Bryn 

scary,

 

Bill Saunders 

and it’s scary. And here, these poor old psychiatrists that have called a second nowhere to go, because there’s no new drugs. There is a drug company now there’s lots of drug companies or trying to find new psychiatric meds. And there’s one particularly that he’s trying it’s got a new anti anxiety drug. And so far, phase one or phase two shots, so it’s as good as Lorazepam Lorazepam is effective. Unfortunately, everyone using the rest of him comes dependent on it, and then you get withdrawal effects from the rest Pam, and it doesn’t cure any anxiety. But if this drug happens to work, that drug company will explode. I won’t tell you the name of the drug company is actually an Australian one. But if their drug trial if their third drug trial is successful, everybody in that who own shares in that company will become enormously successful because every psychiatrist will prescribe that drug. And it will be the new wonder drug. I wonder what it’s going to do. Right? Yeah. And we’ll go right around. And in five years time, everyone will be dependent on that drug. And they’re even saying at the moment, this is a non dependent producing anti anxiety drug. Oh, hang on, guys. If it works, if for people who are tearing themselves apart with their shame and with their sense of not being good enough, take a drug where they feel benign. And they feel okay about themselves. They’re going to keep on using it, and then they’ll become dependent.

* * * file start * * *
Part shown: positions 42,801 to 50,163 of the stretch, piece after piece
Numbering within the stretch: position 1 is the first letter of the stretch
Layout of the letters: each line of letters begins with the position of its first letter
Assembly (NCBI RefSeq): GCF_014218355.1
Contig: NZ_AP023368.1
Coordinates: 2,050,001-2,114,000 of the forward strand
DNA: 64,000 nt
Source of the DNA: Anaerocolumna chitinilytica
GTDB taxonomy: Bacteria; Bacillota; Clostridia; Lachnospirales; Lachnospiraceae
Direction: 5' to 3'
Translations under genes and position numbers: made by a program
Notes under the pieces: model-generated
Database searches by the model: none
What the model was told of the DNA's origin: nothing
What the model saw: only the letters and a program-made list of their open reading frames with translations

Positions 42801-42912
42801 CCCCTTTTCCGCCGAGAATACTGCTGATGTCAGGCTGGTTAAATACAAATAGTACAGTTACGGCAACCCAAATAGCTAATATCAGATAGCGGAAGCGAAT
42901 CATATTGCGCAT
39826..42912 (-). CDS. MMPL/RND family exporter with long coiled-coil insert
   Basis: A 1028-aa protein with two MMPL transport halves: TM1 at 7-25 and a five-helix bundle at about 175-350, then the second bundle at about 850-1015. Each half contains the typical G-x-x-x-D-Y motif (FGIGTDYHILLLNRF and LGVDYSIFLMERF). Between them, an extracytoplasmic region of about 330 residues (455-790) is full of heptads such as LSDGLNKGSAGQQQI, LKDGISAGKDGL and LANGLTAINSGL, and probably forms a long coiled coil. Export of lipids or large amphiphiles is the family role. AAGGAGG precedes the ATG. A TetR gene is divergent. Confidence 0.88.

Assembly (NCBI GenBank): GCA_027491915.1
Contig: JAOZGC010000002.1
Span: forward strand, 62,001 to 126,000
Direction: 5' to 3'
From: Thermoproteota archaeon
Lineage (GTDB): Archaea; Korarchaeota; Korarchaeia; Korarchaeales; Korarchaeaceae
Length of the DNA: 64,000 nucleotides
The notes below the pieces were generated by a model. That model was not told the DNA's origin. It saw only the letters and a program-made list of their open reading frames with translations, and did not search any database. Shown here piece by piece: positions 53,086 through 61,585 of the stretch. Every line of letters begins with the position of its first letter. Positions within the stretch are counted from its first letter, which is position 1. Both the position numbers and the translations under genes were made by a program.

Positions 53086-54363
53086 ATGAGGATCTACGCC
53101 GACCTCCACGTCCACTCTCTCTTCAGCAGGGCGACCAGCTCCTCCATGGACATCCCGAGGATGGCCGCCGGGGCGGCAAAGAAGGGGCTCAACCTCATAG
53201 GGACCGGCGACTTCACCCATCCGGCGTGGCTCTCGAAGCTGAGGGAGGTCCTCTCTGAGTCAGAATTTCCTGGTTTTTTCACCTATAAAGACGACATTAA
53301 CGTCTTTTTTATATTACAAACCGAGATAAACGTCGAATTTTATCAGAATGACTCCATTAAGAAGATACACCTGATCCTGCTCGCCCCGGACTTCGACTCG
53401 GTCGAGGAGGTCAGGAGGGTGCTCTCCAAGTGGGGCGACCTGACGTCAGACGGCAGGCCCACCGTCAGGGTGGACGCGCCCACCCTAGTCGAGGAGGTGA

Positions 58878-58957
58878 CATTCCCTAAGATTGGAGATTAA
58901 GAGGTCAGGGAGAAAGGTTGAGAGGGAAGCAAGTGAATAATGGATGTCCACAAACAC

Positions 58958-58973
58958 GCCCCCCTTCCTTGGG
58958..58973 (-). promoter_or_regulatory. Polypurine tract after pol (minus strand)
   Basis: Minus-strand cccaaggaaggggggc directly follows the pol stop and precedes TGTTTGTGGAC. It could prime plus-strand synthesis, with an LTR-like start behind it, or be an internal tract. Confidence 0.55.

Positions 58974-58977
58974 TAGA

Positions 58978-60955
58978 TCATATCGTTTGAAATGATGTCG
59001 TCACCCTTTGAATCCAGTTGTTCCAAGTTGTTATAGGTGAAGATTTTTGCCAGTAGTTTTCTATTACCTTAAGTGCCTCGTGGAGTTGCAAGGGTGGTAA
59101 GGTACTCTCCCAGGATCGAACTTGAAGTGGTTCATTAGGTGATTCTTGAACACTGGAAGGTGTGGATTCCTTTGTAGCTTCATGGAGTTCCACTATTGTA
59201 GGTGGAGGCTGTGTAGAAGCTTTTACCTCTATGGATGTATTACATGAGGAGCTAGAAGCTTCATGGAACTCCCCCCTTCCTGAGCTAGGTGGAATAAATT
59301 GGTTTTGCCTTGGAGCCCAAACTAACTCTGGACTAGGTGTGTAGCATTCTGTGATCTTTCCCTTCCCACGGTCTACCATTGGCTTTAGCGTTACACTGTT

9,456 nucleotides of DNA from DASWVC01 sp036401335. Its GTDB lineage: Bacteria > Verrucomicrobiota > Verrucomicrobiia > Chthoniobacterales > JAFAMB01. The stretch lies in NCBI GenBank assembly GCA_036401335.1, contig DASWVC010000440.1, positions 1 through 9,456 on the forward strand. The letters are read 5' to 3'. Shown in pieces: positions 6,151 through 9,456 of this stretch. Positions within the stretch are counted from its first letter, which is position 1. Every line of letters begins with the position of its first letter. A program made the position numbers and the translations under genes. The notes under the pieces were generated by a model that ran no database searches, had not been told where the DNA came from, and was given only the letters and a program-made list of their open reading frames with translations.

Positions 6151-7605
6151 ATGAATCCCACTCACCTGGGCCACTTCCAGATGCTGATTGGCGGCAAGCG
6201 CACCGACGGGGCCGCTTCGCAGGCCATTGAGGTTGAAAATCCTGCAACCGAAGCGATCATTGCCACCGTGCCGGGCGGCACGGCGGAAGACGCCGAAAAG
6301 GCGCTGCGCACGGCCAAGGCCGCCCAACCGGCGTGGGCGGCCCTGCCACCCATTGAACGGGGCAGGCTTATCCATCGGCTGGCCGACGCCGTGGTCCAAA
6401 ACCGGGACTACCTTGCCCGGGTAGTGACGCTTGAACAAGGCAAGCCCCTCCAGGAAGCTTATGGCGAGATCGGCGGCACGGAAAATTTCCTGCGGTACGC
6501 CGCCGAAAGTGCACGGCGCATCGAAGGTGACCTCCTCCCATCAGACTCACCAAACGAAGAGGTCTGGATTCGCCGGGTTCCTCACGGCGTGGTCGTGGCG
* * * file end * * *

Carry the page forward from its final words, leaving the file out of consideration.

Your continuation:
Bryn 

So for those in the like from the Harvard study, we’re done bottom and Yes, yeah. And if we can now if we can, that if, if based on what you’re saying, we can predict that if the sort of the future of your resilience is, is related to the quality of your relationship with your mother, that sounds extraordinarily deterministic, which I get on one level, so well,

 

Bill Saunders